Welcome to the Wordlady blog!

This blog is about the fascinating, fun, and challenging things about the English language. I hope to entertain you and to help you with problems or just questions you might have with spelling and usage. I go beyond just stating what is right and what is wrong, and provide some history or some tips to help you remember. Is something puzzling you? Feel free to email me at wordlady.barber@gmail.com.
You can also order my best-selling books, Six Words You Never Knew Had Something to do With Pigs and Only in Canada You Say. Fun and informative!


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Wednesday, November 25, 2009

Toffee for my feast day

Today is a day close to my heart: the feast of St. Catherine. The patron saint of unmarried women, she was invoked thus:

Sweet St. Catherine,

A husband, St. Catherine,

Handsome, St. Catherine,

Rich, St. Catherine,

Soon, St. Catherine!

Francophone Canadians traditionally make and eat taffy on this day. The words "taffy" and "toffee" are related, the former being the earlier version, used in Scotland and surviving there and in North America. Although its exact origin is unknown, it is possible that it is linked to the word "tough," as taffy and toffee are notoriously chewy.

Monday, November 16, 2009

Soldiering on

“Soldier” and “solid” both come from the Latin word solidus (whole, complete). A solidus nummus was a “complete coin”, that is, a solid gold coin. Shortened to solidus and then to “sold” (which is related to "solder", but not the past tense of "sell", which is another word entirely), it was borrowed into English in the 1300s to designate money paid to people in the army, who therefore became “soldiers”.

Monday, November 9, 2009

What a guy!

Despite being very common, the word “guy” has been at our disposal to mean “person” for only the past 150 years. The original “guy” was Guy Fawkes, who attempted to blow up the British Houses of Parliament on November 5th, 1605 as an act of protest against mistreatment of Catholics. Since then, bizarrely clad effigies, or “guys” have been burnt on this anniversary, called “Bonfire Night”, in Great Britain (and also in Newfoundland). Odd-looking men started to be called “guys” in the early 1800s, and then gradually, in North America at least, the term was applied to people in general.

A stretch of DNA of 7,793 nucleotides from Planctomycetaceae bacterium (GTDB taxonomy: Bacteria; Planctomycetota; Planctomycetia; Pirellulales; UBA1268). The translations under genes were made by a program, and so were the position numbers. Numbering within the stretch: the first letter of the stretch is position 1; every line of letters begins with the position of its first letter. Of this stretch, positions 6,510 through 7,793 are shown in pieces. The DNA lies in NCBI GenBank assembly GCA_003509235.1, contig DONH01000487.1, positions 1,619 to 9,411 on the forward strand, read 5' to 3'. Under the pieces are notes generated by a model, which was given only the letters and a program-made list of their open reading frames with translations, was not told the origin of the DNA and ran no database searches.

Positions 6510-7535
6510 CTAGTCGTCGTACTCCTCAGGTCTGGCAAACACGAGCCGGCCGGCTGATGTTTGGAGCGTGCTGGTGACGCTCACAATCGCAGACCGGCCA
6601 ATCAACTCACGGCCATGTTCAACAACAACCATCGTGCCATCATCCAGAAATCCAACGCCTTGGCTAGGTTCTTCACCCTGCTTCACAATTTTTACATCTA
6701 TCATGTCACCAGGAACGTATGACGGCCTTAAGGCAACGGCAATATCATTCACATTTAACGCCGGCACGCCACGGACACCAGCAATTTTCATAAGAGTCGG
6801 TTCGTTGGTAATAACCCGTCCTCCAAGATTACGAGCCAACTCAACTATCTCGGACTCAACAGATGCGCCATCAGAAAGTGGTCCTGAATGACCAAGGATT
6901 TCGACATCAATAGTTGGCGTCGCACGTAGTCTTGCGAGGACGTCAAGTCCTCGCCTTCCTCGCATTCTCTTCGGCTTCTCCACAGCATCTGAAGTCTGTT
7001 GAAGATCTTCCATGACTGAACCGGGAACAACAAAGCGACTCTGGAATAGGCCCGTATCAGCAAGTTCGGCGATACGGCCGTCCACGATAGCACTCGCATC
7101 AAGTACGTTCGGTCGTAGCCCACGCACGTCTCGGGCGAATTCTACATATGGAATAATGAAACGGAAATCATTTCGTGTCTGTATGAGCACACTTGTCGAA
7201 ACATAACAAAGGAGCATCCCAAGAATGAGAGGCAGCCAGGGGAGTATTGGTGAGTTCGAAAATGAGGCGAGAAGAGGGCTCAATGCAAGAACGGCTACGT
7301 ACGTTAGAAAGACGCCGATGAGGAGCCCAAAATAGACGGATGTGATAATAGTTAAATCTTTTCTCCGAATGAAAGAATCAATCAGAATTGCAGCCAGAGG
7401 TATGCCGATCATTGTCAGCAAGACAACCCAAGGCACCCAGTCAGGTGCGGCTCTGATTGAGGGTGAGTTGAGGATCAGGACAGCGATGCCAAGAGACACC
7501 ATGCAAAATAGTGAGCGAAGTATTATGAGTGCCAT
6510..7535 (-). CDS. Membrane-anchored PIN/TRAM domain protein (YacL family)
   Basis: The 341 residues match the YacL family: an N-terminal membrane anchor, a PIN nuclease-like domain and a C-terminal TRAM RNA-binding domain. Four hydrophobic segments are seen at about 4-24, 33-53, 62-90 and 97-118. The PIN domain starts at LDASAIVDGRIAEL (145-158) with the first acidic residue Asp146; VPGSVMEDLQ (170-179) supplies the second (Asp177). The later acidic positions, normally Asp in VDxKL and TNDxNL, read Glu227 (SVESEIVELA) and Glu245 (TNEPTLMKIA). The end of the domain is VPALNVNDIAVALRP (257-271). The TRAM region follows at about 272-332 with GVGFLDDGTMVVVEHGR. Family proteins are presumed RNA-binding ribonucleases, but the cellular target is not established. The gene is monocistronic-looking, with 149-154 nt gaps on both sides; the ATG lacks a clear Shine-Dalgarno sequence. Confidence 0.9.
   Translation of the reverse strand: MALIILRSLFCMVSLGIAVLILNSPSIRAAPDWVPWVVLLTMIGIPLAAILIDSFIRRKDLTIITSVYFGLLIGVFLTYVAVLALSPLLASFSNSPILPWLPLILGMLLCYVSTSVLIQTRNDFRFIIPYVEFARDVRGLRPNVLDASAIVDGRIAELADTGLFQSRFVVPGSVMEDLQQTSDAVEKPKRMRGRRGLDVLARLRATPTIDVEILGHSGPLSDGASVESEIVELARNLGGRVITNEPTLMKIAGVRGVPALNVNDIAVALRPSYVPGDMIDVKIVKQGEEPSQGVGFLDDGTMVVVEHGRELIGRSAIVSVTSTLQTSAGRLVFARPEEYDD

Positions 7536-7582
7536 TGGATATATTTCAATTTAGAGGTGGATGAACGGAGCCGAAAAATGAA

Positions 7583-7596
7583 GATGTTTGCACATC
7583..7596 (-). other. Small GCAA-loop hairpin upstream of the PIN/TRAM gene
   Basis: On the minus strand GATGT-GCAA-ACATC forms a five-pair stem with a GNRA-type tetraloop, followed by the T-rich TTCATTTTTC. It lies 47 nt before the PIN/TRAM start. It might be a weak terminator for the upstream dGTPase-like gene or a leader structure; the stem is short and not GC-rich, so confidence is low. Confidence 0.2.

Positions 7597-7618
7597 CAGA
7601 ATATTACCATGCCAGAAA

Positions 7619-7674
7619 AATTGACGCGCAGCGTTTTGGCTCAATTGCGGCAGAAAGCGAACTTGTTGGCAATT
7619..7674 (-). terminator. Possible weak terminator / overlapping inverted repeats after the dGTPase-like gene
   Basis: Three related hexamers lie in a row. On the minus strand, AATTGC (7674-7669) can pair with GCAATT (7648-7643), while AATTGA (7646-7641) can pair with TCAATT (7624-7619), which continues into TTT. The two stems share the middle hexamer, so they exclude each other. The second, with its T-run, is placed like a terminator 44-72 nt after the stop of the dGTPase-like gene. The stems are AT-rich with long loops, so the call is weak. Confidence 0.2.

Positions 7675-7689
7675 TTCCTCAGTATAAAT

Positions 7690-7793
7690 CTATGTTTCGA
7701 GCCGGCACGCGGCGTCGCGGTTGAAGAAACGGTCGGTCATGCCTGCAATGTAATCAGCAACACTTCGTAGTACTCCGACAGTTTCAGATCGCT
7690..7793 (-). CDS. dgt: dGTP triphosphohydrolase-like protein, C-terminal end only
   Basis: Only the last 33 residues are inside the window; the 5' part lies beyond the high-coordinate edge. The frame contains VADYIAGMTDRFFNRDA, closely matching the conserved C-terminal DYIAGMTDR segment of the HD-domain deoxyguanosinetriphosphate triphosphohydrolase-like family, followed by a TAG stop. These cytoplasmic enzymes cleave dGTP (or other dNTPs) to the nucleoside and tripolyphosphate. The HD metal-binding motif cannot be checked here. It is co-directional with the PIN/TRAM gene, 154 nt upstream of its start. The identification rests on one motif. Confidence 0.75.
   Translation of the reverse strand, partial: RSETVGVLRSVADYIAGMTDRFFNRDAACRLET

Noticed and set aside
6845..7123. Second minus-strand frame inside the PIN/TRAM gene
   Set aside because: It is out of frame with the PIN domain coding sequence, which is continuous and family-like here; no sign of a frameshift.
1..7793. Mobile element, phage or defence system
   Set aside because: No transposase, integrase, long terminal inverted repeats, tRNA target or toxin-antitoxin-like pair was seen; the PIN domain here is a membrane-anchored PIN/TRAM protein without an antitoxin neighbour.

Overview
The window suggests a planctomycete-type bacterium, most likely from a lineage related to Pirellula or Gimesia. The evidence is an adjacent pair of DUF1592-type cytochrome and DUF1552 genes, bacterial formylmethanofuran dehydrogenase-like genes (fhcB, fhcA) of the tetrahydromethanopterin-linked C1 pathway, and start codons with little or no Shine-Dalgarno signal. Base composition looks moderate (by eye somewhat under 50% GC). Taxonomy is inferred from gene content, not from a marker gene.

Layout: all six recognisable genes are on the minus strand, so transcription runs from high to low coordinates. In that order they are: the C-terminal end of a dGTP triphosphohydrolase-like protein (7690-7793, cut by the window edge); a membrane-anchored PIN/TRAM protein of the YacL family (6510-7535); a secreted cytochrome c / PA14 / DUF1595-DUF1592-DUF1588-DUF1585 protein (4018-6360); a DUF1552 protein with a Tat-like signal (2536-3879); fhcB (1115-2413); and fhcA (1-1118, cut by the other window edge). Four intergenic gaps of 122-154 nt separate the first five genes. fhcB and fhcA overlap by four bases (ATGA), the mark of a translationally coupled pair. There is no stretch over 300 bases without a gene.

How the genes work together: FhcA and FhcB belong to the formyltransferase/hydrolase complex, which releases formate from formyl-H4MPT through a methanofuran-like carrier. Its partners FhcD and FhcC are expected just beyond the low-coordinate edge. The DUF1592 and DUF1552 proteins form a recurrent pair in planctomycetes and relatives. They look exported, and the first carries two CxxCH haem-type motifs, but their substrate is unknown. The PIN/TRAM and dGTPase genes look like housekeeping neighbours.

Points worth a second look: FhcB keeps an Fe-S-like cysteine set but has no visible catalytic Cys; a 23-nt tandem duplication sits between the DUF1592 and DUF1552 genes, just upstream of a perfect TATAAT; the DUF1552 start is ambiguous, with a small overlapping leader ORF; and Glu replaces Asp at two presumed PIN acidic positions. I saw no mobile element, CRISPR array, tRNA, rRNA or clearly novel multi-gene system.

Monday, November 2, 2009

English language newsletters

I'm launching two free weekly e-newsletters about the English language:
Word of the Week (WOW): a short snappy interesting word history
"Better English Simplified" Tips (BEST): tips on usage, grammar, spelling, how to correct the most common English language errors, and even advice on what you might think are errors but aren't.
If you would like to sign up for either or both, please email wordlady.barber@gmail.com with the word Wow or Best (or both) in your subject line to indicate which newsletter you're interested in.

About Me

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Canada's Word Lady, Katherine Barber is an expert on the English language and a frequent guest on radio and television. She was Editor-in-Chief of the Canadian Oxford Dictionary. Her witty and informative talks on the stories behind our words are very popular. Contact her at wordlady.barber@gmail.com to book her for speaking engagements; she can tailor her talks to almost any subject. She is also available as an expert witness for lawsuits.